Cross Border Data Flows: Could Foreign Protectionism Hurt U.S. Jobs?: Hearing Before the Subcomm. On Commerce, Mfg. & Trade of the H. Comm. on Energy & Commerce, 113th Cong., Sept. 17, 2014 (Statement of Laura K. Donohue)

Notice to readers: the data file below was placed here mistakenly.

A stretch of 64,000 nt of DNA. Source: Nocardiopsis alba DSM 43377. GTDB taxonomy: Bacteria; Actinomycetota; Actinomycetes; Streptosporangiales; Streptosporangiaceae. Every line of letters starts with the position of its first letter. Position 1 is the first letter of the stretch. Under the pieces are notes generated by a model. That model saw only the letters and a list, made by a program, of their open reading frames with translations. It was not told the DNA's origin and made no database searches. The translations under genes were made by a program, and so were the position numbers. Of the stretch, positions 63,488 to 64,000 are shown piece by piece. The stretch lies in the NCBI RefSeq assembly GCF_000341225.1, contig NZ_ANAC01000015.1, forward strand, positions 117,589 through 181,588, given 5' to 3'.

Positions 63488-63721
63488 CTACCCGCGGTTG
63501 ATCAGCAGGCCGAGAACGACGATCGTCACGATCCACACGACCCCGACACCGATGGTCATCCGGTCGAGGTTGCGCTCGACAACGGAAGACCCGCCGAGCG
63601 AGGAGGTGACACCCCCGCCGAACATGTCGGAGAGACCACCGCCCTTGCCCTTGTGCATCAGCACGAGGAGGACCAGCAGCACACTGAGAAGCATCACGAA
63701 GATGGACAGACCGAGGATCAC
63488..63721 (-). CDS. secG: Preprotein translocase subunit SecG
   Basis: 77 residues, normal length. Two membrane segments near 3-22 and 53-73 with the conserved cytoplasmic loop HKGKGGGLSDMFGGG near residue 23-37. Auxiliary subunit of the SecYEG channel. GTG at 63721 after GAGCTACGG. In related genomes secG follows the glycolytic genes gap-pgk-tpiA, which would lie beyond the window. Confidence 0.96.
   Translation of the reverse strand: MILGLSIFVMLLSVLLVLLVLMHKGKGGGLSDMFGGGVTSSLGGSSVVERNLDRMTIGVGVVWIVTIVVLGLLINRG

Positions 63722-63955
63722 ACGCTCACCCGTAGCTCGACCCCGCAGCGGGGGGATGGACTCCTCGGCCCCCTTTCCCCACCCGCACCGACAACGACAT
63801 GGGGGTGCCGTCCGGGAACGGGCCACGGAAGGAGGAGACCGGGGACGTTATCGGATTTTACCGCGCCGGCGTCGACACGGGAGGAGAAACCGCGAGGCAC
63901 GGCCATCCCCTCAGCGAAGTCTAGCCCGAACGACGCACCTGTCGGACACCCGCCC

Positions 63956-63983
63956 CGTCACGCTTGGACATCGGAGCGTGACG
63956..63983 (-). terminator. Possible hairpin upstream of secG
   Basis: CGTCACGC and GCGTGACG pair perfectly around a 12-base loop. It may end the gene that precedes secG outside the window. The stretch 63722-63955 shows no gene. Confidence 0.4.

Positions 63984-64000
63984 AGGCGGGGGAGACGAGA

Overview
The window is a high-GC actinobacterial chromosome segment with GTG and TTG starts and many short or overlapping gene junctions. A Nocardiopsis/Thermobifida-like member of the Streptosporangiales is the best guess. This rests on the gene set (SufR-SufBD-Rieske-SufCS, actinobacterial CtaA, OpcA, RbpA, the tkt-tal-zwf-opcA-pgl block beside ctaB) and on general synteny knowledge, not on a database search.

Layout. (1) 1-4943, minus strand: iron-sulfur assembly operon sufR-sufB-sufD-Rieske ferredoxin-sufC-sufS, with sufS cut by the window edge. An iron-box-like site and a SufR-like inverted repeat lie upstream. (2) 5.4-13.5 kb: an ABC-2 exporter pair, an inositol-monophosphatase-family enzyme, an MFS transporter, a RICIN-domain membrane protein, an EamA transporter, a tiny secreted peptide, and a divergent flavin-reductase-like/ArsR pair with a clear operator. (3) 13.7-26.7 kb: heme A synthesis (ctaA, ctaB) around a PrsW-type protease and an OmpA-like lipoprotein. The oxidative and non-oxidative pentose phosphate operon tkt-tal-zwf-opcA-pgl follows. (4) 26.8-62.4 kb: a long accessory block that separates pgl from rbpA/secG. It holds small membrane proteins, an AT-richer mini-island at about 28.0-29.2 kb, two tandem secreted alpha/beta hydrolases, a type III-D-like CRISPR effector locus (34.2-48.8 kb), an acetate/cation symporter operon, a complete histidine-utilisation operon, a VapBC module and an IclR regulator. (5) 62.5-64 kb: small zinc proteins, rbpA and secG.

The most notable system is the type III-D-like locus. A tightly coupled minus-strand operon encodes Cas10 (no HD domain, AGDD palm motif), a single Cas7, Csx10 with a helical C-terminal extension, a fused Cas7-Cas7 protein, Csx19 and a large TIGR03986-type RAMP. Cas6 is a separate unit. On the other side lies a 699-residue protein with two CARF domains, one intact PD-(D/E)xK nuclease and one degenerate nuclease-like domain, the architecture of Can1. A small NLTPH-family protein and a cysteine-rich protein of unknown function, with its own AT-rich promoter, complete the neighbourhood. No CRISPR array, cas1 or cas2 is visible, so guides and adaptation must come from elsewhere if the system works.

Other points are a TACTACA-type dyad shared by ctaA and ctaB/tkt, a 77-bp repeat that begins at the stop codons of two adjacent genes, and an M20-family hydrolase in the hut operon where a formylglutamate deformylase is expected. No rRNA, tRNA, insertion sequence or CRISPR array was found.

Documents released over the past year detailing the National Security Agency’s telephony metadata collection program and interception of international content under the Foreign Intelligence Surveillance Act (FISA) directly implicated U.S. high technology companies in government surveillance. The result was an immediate, and detrimental, impact on U.S. firms, the economy, and U.S. national security. The first Snowden documents, printed June 5, 2013, revealed that the U.S. government had served orders on Verizon, directing the company to turn over telephony metadata under Section 215 of the USA PATRIOT Act. The following day, The Guardian published classified slides detailing how the NSA had intercepted international content under Section 702 of the FISA Amendments Act. The type of information obtained ranged from E-mail, video and voice chat, videos, photos, and stored data, to Voice over Internet Protocol, file transfers, video conferencing, notifications of target activity, and online social networking details. The companies involved read like a who’s who of U.S. Internet giants: Microsoft, Yahoo, Google, Facebook, PalTalk, YouTube, Skype, AOL, and Apple. More articles highlighting the extent to which the NSA had become embedded in the U.S. high tech industry followed. In September 2013 ProPublica and the New York Times revealed that the NSA had enjoyed considerable success in cracking commonly-used cryptography. The following month the Washington Post reported that the NSA, without the consent of the companies involved, had obtained millions of customers’ address book data: in one day alone, some 444,743 email addresses from Yahoo, 105,068 from Hotmail, 82,857 from Facebook, 33,697 from Gmail, and 22,881 from other providers. The extent of upstream collection stunned the public – as did slides demonstrating how the NSA had bypassed the companies’ encryption, intercepting data as it transferred between the public Internet and the Google cloud. Further documents suggested that the NSA had helped to promote encryption standards for which it already held the key or whose vulnerabilities the NSA understood but not taken steps to address. Beyond this, press reports indicated that the NSA had at times posed as U.S. companies—without their knowledge—in order to gain access to foreign targets. In November 2013 Der Spiegel reported that the NSA and the United Kingdom’s Government Communications Headquarters (GCHQ) had created bogus versions of Slashdot and LinkedIn, so that when employees from the telecommunications firm Belgacom tried to access the sites from corporate computers, their requests were diverted to the replica sites that then injected malware into their machines. As a result of growing public awareness of these programs, U.S. companies have lost revenues, even as non-U.S. firms have benefited. In addition, numerous countries, concerned about consumer privacy as well as the penetration of U.S. surveillance efforts in the political sphere, have accelerated localization initiatives, begun restricting U.S. companies’ access to local markets, and introduced new privacy protections—with implications for the future of Internet governance and U.S. economic growth. These effects raise attendant concerns about U.S. national security. Congress has an opportunity to redress the current situation in at least three ways. First, and most importantly, reform of the Foreign Intelligence Surveillance Act would provide for greater restrictions on NSA surveillance. Second, new domestic legislation could extend better protections to consumer privacy. These shifts would allow U.S. industry legitimately to claim a change in circumstance, which would help them to gain competitive ground. Third, the integration of economic concerns at a programmatic level within the national security infrastructure would help to ensure that economic matters remain central to national security determinations in the future

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